Remember that when the apostles came down the mountain after the Transfiguration of Our Lord, they came down to His suffering and death - a real "come down" to say the least!

But then there followed the most unexpected experience of all, the world's greatest mountain top vista- Easter Morning.

The Transfigutation prepared Peter, James and John for both - both the passion and the resurrection.  It revealed the truth about Christ, a truth that they were bound to have doubted when He lay dead and bloody in the tomb; a truth they only began to process, to understand, to assimilate - after He rose in a shining and glorified body from that same tomb.


If you're "coming down" from anything right now, my biggest advice would be, go ahead and doubt, but doubt the doubt.   Doubt the temptation to doubt - the temptation to judge the great grace you've been given as worthless or illusory.  Doubt the nasty belittling voice in your ear.  Doubt not your own sinfulness (which is always there), but doubt the suggestion that your sinfulness makes the grace you've received worthless. 

Those are all lies you're hearing. 

The mountain top is nearer to God.  His love is greater than we can ever imagine, and we see only reflections of it in our friends, our lovers, our soul mates - in even the most joyful moments here in the valley or there on top.

So don't doubt; or if you must, doubt the doubt. 

And pray for the man who has just been chosen to stay near the mountain and lead us.

Monday, March 11, 2013

Bronte Viewed from the Heights

I once asked Joseph Pearce, the most well-read man I've ever met, how he managed to get such a good education without going to college.

"Kevin," he replied, "I am well educated BECAUSE I did not go to college."


I have the great honor of tutoring a very intelligent 15-year-old home-schooled student.  Together we just finished Emily Bronte's Wuthering Heights, which I read aloud to my student, over the course of several days, changing my voice for each character and dramatizing the action the best I could.

And, as Joseph Pearce will tell you, there's an advantage to a lack of much formal education.  Thus, although I did graduate from college (I am ashamed to admit), I've learned everything I know on my own - but that everything has never included any of the rich and complex novels of the Brontes.  So I was able to approach the Heights as my student did, unprejudiced by any agenda one might pick up at university, either feminist or post-modern or what-have-you.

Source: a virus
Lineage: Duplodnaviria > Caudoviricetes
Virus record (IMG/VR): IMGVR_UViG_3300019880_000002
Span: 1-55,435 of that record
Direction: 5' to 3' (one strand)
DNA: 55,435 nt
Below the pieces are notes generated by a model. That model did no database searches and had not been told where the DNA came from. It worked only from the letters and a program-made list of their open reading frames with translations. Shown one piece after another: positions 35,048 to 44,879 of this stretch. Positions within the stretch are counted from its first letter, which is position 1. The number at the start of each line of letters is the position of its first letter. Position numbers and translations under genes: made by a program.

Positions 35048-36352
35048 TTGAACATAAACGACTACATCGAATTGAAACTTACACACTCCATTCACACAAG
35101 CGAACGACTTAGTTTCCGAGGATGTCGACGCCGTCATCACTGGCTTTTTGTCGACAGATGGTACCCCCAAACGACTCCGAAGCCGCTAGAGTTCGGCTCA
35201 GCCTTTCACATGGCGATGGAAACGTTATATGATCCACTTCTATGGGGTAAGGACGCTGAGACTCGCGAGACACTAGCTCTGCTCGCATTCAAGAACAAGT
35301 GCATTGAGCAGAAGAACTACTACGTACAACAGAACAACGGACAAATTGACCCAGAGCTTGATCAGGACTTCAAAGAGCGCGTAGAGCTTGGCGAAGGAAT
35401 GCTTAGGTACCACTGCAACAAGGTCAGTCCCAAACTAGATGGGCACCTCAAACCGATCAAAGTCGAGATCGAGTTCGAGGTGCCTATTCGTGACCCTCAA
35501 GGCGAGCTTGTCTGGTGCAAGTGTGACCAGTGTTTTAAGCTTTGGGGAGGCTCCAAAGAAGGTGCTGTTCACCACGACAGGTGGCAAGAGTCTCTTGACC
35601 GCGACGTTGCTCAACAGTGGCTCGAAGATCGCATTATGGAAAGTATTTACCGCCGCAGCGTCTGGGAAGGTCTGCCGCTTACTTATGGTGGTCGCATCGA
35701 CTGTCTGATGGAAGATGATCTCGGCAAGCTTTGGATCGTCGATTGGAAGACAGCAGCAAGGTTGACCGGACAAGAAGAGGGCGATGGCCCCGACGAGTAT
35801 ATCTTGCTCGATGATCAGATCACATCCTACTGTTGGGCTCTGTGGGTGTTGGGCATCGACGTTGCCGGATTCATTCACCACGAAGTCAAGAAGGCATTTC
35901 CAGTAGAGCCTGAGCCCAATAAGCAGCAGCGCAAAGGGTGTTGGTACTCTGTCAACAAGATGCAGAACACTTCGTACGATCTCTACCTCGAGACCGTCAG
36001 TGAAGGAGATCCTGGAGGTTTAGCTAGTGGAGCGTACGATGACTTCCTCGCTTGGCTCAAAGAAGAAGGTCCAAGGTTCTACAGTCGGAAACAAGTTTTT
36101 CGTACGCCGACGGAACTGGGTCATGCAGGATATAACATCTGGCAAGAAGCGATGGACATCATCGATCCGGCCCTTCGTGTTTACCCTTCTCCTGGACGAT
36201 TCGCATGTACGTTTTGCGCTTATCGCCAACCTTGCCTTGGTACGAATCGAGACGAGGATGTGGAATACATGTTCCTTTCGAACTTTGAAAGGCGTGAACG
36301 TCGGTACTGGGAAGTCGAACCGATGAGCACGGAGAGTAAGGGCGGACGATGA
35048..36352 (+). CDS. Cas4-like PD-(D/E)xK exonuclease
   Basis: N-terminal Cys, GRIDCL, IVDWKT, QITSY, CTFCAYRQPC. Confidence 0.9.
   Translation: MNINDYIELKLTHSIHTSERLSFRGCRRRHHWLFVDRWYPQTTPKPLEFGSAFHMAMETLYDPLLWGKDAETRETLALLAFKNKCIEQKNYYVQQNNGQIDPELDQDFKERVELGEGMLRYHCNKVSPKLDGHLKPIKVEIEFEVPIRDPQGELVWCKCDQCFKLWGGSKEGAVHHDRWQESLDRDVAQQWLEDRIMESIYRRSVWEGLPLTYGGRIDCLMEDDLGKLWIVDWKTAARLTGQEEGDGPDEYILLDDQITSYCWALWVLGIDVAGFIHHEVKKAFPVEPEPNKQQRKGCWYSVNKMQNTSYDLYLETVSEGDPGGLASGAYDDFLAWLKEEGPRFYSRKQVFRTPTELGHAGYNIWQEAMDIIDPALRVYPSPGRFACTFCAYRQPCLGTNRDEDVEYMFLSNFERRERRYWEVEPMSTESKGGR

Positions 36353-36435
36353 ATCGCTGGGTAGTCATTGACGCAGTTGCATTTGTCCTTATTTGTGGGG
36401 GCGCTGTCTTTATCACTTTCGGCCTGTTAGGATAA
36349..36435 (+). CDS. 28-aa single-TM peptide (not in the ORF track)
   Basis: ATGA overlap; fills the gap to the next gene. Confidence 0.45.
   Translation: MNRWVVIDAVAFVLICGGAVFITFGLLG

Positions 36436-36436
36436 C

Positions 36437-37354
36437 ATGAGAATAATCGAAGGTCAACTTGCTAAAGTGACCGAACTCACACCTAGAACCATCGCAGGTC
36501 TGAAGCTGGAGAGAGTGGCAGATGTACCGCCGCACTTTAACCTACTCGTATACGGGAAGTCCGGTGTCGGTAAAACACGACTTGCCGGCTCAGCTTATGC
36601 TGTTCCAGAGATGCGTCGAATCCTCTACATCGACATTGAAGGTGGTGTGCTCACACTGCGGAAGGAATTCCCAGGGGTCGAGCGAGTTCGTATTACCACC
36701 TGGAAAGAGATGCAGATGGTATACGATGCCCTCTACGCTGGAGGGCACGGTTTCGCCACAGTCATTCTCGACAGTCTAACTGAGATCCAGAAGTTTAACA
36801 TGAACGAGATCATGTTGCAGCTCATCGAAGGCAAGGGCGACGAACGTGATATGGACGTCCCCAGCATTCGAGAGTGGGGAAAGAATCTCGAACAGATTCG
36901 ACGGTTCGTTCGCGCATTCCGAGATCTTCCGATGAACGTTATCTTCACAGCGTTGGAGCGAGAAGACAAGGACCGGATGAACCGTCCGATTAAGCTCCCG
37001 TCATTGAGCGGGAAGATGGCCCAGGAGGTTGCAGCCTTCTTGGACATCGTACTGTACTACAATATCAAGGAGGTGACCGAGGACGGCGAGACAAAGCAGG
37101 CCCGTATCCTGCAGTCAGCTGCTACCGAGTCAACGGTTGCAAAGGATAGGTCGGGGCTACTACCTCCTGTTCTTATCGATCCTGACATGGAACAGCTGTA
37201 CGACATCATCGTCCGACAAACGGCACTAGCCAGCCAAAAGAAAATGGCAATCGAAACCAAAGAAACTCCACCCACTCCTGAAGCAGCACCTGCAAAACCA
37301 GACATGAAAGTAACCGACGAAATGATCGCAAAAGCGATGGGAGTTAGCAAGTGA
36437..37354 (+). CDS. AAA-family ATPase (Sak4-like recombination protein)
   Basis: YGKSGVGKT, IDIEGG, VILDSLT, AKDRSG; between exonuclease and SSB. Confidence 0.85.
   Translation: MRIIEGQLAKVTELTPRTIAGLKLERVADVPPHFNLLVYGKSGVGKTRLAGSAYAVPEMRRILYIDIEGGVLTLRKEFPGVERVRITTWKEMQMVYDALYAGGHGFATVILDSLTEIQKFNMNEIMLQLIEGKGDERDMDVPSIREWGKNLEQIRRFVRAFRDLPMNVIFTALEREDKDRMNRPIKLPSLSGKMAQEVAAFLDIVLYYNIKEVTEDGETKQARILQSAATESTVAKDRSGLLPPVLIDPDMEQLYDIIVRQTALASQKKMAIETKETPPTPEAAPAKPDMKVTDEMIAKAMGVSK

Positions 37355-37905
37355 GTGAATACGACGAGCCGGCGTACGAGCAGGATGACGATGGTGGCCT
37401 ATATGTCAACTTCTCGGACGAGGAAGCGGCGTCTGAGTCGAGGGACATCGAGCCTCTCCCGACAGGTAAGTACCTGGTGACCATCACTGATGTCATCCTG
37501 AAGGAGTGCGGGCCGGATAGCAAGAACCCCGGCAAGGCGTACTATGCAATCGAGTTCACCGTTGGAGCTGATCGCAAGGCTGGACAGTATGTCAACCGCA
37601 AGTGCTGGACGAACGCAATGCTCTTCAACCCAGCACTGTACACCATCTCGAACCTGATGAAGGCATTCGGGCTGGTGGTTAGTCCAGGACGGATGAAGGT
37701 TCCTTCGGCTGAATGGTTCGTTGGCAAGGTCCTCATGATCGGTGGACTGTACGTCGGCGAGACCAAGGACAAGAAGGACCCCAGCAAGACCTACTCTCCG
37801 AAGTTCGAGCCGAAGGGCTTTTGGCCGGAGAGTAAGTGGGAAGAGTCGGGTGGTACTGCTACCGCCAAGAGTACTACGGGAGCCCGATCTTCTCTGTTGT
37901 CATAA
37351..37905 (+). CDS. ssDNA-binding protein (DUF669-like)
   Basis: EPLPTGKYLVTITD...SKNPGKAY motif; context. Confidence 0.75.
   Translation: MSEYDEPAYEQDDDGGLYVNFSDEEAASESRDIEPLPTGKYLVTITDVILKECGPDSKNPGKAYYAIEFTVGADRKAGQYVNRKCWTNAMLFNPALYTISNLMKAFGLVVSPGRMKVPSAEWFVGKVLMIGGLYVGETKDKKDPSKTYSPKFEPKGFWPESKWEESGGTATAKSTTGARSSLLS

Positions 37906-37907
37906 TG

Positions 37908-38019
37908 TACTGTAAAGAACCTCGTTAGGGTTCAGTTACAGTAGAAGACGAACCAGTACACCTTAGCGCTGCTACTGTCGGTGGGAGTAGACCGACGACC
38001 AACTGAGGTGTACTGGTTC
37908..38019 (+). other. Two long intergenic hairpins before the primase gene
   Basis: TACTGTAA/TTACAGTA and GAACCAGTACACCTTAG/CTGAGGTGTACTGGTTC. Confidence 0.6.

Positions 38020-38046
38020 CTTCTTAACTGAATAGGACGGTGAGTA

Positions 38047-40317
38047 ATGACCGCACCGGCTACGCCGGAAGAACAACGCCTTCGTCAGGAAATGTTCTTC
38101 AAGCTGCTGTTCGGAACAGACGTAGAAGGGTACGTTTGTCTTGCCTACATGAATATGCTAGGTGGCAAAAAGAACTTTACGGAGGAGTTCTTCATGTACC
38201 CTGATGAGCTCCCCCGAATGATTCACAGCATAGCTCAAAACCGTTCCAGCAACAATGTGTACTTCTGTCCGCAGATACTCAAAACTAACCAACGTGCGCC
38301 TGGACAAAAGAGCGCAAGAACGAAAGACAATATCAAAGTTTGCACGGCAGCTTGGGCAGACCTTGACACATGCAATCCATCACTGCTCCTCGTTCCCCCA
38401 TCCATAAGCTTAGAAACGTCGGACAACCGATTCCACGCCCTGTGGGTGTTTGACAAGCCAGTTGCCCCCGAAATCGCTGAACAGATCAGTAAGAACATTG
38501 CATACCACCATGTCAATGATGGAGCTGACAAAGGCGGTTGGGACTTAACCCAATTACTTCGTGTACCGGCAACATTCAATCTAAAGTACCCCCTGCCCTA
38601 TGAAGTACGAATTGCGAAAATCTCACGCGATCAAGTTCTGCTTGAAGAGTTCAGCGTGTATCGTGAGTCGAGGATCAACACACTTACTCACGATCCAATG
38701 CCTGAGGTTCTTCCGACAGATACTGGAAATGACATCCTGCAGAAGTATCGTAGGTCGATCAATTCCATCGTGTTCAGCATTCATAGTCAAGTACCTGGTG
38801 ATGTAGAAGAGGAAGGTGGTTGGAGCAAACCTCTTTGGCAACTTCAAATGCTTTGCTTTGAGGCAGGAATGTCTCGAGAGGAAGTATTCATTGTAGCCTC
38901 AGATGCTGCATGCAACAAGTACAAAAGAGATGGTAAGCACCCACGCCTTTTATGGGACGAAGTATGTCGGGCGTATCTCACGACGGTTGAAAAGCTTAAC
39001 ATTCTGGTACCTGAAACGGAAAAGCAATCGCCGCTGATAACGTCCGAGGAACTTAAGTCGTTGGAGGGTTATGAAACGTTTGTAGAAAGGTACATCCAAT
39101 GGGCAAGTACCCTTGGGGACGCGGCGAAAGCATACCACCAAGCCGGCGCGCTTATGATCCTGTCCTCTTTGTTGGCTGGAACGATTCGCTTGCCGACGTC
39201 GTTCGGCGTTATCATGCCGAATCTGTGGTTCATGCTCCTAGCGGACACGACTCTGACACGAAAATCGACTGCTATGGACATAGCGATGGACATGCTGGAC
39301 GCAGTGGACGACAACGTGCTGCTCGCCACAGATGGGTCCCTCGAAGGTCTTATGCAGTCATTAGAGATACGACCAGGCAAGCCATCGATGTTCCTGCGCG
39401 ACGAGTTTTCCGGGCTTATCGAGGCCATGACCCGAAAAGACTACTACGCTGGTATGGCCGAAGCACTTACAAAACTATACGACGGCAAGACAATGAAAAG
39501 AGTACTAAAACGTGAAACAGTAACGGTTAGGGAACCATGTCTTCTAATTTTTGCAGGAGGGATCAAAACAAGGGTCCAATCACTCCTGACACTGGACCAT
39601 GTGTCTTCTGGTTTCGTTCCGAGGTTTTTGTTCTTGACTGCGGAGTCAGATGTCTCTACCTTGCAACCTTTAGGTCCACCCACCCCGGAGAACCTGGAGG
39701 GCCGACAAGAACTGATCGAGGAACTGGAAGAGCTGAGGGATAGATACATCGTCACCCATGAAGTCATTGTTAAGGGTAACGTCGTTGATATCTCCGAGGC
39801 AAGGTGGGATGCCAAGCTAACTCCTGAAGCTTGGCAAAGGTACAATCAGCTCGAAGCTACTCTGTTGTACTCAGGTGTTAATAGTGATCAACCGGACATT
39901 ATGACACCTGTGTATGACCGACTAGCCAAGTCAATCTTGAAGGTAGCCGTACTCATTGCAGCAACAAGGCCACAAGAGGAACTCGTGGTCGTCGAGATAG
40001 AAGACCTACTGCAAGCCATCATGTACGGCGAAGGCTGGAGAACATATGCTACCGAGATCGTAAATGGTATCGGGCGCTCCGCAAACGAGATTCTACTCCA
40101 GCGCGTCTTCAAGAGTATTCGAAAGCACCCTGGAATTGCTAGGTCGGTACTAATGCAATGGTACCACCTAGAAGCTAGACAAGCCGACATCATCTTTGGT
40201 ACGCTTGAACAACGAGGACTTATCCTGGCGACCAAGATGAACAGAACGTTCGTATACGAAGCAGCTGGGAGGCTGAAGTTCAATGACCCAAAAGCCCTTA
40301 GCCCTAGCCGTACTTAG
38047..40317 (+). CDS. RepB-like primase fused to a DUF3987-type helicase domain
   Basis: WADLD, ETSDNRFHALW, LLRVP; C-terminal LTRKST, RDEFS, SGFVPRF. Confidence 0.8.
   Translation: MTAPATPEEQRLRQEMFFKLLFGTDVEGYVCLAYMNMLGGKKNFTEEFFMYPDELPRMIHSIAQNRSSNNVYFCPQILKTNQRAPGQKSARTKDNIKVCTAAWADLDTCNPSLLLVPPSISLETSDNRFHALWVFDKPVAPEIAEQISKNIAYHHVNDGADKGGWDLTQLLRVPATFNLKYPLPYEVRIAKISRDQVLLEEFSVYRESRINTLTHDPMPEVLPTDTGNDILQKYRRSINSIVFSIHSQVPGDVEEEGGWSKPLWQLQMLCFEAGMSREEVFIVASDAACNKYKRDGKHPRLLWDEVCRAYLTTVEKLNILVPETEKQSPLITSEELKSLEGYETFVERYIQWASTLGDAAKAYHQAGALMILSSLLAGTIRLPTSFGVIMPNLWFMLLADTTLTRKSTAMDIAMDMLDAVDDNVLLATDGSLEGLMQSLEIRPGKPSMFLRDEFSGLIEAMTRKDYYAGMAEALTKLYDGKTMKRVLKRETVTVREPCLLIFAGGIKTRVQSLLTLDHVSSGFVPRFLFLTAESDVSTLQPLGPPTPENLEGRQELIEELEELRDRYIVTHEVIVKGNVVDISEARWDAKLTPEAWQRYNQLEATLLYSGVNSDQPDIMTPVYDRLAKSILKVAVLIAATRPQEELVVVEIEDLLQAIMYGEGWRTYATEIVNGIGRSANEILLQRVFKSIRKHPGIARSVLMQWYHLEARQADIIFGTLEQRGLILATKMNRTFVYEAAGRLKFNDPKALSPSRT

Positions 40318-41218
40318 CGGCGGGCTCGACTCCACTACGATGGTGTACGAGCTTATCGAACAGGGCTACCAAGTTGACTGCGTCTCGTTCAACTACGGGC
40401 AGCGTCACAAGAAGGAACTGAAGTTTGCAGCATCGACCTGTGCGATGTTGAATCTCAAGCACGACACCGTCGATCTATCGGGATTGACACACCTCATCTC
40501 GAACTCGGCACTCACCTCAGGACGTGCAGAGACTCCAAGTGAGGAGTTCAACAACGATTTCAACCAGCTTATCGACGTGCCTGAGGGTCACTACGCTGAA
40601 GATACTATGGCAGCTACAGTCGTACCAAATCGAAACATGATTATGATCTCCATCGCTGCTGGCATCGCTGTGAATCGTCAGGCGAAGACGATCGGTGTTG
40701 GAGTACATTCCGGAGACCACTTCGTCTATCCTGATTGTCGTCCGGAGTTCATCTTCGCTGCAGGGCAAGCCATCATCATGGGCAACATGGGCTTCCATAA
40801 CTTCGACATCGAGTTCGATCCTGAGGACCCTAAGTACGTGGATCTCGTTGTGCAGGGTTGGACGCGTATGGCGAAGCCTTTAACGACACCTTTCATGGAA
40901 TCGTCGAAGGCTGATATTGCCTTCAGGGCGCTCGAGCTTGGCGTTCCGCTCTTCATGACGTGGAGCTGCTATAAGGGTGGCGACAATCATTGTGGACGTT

Emily Bronte
And to my eyes, unfamiliar with the literary criticism that has assessed the novel for the past 170 years, it was clearly a story about forgiveness, about how clinging on to vengeance or jealousy is literally self-destructive, for the climax of the story is a simple moment where two young people forgive one another (Cathy and Hareton), end up in love, and thereby complete an imbalance and an injustice that has lasted for a generation.  There was, of course, much more to the tale - complex and three-dimensional characters, social commentary, Gothic romance, a touch of horror, intense passion expressed in a lyrical and spiritual manner - but the point of the story overall is something the critics have apparently been missing all this time.

Joyce Carol Oates gets it, and chides those who don't.

Who will inherit the earth's riches? Who will inherit a stable, rather than a self-consuming, love? What endures, for mankind's sake, is not the violent and narcissistic love of Catherine and Heathcliff (who identify with each other, as fatal twins, rather than individuals), but the easier, more friendly, and altogether more plausible love of the second Catherine and Hareton Earnshaw. How ironic, then, that Brontë's brilliantly imagined dialectic, arguing for the inevitable exorcism of the old demons of childhood, and professing an attitude toward time and change that might even be called optimistic, should have been, and continues to be, misread. 
She goes on to compare (in a brilliant essay that you can read in full) mis-reading critics to censors who judge a book not by its cover but by an offensive word here or there.  The mis-readers who see Bronte's imagination as "narrow", or who see the novel as extolling the self-indulgent Victorian narcissistic Gothic romance it clearly undercuts, or who see it as a novel that exalts the moral authority of individual longing and rugged independence (when this is not at all what the novel does) are similar to such small-minded censors.

But it's understandable that the novel would be misread.  The power of its "chick flick" elements, and the atmosphere that is reminiscent of Poe or the darker scenes from Dickens, the stunning love story that keeps the reader enthralled over the long recounted history, and the rebellious and morally ambivalent character of the very masculine Heathcliff, serve to obscure the structure of the story and the overall theme that is being conveyed.  Critics, Oates tells us, get caught up in the process of the novel and thereby lose sight of its design - failing to see the book (I would say) from the Heights, and wuthering thereby in confusion.